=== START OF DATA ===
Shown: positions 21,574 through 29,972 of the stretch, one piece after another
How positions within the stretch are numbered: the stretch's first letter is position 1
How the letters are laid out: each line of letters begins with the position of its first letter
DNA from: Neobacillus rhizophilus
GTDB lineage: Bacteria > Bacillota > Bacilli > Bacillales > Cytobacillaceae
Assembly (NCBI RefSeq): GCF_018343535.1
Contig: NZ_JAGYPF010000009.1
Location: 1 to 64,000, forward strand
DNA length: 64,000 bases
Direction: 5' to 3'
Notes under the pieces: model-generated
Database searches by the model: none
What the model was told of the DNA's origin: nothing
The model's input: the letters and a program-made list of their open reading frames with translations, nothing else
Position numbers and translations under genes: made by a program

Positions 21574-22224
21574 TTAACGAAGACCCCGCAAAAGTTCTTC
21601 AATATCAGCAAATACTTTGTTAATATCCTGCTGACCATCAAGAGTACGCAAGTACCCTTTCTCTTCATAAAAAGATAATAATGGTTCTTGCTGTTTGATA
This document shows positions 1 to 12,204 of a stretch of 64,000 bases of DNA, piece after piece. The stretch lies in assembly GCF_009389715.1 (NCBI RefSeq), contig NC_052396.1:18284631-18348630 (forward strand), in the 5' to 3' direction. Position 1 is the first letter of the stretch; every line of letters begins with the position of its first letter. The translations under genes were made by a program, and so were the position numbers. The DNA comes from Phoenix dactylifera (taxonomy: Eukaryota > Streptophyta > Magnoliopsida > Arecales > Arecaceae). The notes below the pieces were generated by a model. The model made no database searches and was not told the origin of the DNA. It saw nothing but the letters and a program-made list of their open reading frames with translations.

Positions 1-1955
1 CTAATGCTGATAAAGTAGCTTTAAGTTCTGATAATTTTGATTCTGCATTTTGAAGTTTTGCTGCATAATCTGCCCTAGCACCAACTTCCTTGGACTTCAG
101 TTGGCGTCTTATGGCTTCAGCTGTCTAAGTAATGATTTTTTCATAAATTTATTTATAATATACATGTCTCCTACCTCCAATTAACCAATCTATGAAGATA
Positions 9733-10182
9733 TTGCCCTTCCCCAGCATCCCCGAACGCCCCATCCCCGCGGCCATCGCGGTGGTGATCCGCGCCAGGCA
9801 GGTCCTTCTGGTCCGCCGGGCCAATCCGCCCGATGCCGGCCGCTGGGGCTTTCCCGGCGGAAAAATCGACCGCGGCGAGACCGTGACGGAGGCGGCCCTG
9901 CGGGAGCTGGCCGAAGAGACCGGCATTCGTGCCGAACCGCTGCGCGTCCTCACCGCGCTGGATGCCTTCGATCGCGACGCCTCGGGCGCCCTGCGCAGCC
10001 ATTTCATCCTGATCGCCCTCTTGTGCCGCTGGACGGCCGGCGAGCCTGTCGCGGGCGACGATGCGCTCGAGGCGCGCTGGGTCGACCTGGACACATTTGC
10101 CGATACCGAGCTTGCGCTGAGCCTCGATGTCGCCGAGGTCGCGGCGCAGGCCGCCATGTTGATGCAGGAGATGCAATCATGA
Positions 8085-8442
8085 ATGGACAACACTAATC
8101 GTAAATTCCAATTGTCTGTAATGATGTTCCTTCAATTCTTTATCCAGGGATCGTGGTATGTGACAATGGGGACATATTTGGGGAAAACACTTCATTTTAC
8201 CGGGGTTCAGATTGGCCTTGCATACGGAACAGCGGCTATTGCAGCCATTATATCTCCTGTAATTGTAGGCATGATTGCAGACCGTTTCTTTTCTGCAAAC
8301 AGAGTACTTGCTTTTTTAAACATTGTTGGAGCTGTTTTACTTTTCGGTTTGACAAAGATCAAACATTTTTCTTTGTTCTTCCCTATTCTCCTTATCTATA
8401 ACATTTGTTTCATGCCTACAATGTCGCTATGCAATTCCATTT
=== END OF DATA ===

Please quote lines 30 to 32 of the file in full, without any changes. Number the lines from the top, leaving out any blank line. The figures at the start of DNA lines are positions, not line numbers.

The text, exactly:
8085 ATGGACAACACTAATC
8101 GTAAATTCCAATTGTCTGTAATGATGTTCCTTCAATTCTTTATCCAGGGATCGTGGTATGTGACAATGGGGACATATTTGGGGAAAACACTTCATTTTAC
8201 CGGGGTTCAGATTGGCCTTGCATACGGAACAGCGGCTATTGCAGCCATTATATCTCCTGTAATTGTAGGCATGATTGCAGACCGTTTCTTTTCTGCAAAC